What I wish could have been asked was about the persistent beeping on parts of the recordings. I’ve always assumed this was some kind of hypnotic anchoring attempt that he requested from a production standpoint to stand in for some kind of anchoring he may have done in live teaching.

    Have you ever come across anything about that? Or if there is the opportunity for a follow-up question along those lines, I’d be very interested to know more about the intention behind the beeping.

  • Daniel

    A big thank you to Sue for participating in this initiative!

    I’ve been fascinated by Michel Thomas (his life and work) since Christmas, but I had never heard much about him before then. This was a fascinating interview!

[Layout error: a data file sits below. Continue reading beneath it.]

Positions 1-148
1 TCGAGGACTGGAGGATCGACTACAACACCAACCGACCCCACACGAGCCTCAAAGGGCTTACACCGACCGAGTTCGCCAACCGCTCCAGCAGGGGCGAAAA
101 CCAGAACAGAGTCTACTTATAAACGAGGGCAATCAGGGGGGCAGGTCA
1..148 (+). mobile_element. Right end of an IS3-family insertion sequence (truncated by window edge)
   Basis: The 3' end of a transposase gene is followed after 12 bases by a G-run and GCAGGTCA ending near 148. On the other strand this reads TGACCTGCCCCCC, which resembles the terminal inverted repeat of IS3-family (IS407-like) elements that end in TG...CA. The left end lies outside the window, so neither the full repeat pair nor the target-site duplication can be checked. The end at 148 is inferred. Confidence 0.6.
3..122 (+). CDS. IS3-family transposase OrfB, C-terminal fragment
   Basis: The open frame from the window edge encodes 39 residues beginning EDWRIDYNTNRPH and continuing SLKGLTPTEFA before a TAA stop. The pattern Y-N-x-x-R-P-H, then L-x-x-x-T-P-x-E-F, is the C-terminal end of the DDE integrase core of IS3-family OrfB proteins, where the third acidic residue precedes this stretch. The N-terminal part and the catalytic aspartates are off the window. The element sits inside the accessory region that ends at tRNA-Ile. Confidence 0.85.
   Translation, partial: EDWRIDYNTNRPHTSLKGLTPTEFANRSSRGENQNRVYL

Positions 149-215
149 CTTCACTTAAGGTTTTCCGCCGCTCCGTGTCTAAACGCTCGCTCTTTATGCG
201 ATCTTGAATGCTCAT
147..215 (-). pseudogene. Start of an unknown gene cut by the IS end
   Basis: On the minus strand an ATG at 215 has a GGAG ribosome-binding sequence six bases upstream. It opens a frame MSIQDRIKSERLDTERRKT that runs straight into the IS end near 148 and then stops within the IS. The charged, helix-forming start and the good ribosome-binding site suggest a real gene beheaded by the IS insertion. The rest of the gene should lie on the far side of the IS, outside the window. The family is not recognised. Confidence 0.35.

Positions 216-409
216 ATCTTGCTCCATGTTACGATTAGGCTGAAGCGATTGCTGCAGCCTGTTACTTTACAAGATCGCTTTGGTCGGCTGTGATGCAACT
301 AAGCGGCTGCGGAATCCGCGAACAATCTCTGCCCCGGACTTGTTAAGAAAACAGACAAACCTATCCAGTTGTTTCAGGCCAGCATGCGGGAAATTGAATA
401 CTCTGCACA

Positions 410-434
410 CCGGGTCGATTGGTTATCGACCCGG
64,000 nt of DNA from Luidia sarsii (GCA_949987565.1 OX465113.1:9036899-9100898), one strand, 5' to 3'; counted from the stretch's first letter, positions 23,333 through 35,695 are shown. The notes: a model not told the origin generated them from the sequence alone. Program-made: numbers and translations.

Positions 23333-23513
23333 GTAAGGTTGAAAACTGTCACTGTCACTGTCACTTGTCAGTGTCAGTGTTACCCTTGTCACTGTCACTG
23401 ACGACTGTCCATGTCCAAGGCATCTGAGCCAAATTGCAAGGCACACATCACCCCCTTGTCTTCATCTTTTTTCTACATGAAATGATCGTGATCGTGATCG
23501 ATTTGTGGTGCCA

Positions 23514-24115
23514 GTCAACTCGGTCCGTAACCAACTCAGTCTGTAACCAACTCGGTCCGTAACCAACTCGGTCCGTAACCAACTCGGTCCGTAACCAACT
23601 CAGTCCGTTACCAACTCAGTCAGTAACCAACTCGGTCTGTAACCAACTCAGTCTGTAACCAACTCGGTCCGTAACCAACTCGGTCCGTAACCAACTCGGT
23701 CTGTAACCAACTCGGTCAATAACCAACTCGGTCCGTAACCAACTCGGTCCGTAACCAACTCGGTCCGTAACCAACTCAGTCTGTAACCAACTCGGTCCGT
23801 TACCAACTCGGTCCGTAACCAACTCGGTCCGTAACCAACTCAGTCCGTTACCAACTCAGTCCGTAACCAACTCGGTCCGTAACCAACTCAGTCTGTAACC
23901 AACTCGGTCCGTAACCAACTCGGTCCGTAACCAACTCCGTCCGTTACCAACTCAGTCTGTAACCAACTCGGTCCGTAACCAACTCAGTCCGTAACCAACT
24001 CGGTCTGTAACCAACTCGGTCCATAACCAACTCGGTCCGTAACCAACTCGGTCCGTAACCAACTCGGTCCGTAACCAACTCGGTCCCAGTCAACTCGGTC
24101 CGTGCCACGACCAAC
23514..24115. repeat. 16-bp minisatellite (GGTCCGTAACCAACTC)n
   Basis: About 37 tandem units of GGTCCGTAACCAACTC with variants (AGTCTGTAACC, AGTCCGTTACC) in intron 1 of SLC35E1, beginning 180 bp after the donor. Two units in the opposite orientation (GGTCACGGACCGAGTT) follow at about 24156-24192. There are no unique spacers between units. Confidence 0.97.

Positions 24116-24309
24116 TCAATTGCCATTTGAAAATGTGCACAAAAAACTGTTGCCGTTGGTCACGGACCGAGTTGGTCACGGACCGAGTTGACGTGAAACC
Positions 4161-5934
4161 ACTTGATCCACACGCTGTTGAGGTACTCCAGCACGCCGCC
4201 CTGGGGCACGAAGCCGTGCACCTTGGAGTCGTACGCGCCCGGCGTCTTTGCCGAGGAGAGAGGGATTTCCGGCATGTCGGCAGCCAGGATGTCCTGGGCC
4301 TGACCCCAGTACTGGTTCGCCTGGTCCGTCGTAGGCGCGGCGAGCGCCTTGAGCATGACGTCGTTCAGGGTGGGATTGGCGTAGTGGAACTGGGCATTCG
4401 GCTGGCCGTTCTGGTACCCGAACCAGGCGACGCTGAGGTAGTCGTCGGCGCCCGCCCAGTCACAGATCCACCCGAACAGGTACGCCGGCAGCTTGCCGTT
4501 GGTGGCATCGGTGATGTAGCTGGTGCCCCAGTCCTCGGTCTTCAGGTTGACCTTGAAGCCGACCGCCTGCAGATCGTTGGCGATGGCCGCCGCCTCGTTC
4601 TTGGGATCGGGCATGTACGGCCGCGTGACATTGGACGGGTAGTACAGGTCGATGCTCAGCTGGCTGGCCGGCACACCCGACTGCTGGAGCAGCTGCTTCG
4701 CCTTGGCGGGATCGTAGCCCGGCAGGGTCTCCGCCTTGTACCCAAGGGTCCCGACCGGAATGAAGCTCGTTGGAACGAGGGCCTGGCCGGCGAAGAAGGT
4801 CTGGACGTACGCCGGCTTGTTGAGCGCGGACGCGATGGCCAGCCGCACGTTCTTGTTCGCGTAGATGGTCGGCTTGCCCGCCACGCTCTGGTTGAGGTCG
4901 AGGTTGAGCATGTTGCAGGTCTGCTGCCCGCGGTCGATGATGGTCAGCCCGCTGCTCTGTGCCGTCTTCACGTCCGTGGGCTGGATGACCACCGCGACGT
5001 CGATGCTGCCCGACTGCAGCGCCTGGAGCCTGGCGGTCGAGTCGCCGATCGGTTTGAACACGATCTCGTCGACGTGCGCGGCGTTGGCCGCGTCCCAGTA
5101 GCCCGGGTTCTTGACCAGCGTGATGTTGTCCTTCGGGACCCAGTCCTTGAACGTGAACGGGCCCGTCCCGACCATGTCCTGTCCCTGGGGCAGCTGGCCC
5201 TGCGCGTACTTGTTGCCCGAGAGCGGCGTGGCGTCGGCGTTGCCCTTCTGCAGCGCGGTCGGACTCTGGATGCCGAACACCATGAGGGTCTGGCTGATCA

• Allen

    So did he produce courses or not? If so, how may they be obtained?

    • Hi Allen, yes he did – very much so! There are links in the article, but I’ll add them again at the end to make it clearer.

  • Barbara Filgate-Cobham

    Just watched the documentary and enjoyed it immensely. I was sad to hear that the Michel Thomas Korean program is not that great, but I will definitely remember his programs for future languages!

  • ElfinW

    ” Language learning should be excitement” . B-E-A-U-T-I-F-U-L

    I can’t imagine learning a language without writing but I do get where he was coming from.

    Olly, thanks for sharing this with us. You’re such a good storyteller!